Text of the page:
Motion and shapes will be king, lots of fun vertex shader magic.

One quad!
Basically Shadertoy … but with more custom textures.

No camera facing quads!
Modeling skills can shine.

Actually, I want to touch on this topic for a moment. I feel like this thinking belittles the creativite solutions of the best programmers, and the logical thinking of the best artists, or the often equally mixed role of the designer, audio person, or UI artist. I believe a balance of the so-called left/right brainisms are a key for any good game dev in all roles but maybe the most extreme fringes. (You don’t necessarily want your company’s bookkeeper to be especially “creative” in their job, be it for good or evil.)

I’d focus more on the cross discipline nature of VFX artist, and the breadth of knowledge across those disciplines. I also think the game design aspect of VFX is often overlooked. It’s not a 2d scale between just programming and artist, but a multi-dimensional hypercube which we float somewhere inside of. VFX / Tech Artists tend to speak multiple “languages”, in that they can talk to an artist, a designer, or a programmer and have each understand what you’re saying when you’re talking to them individually, even if the others don’t. And we can pass on information between the disciplines without loosing significant data.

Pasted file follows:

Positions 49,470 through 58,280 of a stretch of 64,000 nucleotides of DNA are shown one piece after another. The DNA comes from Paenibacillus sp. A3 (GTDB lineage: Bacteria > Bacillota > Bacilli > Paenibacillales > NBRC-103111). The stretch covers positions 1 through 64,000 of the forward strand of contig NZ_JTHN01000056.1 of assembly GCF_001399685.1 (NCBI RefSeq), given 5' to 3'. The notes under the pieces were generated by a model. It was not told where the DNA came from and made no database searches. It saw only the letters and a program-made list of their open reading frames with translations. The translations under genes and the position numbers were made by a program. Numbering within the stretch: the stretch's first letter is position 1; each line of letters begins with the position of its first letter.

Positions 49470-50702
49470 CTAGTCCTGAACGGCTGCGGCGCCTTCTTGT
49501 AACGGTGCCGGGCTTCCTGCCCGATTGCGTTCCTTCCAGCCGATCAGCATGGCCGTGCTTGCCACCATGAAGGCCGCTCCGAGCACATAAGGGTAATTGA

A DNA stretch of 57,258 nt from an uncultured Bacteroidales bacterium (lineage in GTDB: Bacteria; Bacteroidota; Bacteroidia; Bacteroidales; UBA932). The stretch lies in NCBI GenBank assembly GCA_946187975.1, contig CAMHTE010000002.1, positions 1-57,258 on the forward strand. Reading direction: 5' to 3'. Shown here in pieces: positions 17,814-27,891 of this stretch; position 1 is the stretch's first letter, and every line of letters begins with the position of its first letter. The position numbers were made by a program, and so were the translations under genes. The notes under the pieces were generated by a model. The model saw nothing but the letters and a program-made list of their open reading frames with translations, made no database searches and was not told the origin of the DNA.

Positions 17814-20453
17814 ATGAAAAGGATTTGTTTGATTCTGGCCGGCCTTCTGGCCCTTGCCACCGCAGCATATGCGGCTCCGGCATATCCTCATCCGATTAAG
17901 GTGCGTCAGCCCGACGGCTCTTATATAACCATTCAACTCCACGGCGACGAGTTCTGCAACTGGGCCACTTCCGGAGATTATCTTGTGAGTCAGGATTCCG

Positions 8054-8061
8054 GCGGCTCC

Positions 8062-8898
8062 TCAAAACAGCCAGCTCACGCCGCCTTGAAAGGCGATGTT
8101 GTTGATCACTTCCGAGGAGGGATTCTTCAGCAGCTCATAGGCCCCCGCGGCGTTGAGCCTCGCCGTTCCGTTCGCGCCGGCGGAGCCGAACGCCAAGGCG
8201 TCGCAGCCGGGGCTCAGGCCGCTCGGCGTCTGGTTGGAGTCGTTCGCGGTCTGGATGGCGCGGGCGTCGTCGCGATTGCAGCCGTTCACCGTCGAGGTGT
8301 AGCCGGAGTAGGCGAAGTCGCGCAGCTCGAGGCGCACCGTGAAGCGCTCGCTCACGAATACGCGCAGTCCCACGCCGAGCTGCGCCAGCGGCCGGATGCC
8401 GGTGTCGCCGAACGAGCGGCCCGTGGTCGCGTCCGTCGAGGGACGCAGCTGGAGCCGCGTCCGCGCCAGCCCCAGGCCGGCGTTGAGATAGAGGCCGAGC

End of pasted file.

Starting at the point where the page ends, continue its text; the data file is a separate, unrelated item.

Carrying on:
To clarify, I’m not outright disagreeing with you. Just stating that some days, reading a forum post to learn just one more thing feels like a massive deterrent for me.

Sure, but if that’s enough for one to disregard a whole profession, I think being a VFX artist is going to be extremely challenging. I’m not advocating that you need to be able to write a dissolve shader without using google, or profiling a multiplayer level on Xbox to be allowed into the club. All I’m saying is that if reading a forumpost is too much work even when ones motivation is low, you might not be cut out for the problemsolving that lies at the core of our profession.

I’ve only ever been a dedicated VFX artist. It is in fact the only real job I’ve had (not counting a few summer jobs as a kid). I have of course helped out with other things, but through my career I’ve always been on a dedicated VFX team. Though, I’ve just passed 10 years in the industry so I can’t speak for the early days of the profession.

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Yeah, dedicated VFX artists have been a lot more common for the last 10~15 years than any time prior to that in the game industry. Between 2005~2006 the company I worked for went from having a handful of part-time VFX artists (as a side task their primary duties, usually programming, including myself where my title was Level Designer), to me writing tools and shaders for the team of 6+ dedicated VFX artists, most of whom this was their first VFX work, and certainly the first time for them all that it was their primary role. I knew of other teams around 2003 who had dedicated VFX people, like Epic Games, but before that I can’t think of any I knew of who weren’t considered graphics programmers, or just “an artist”.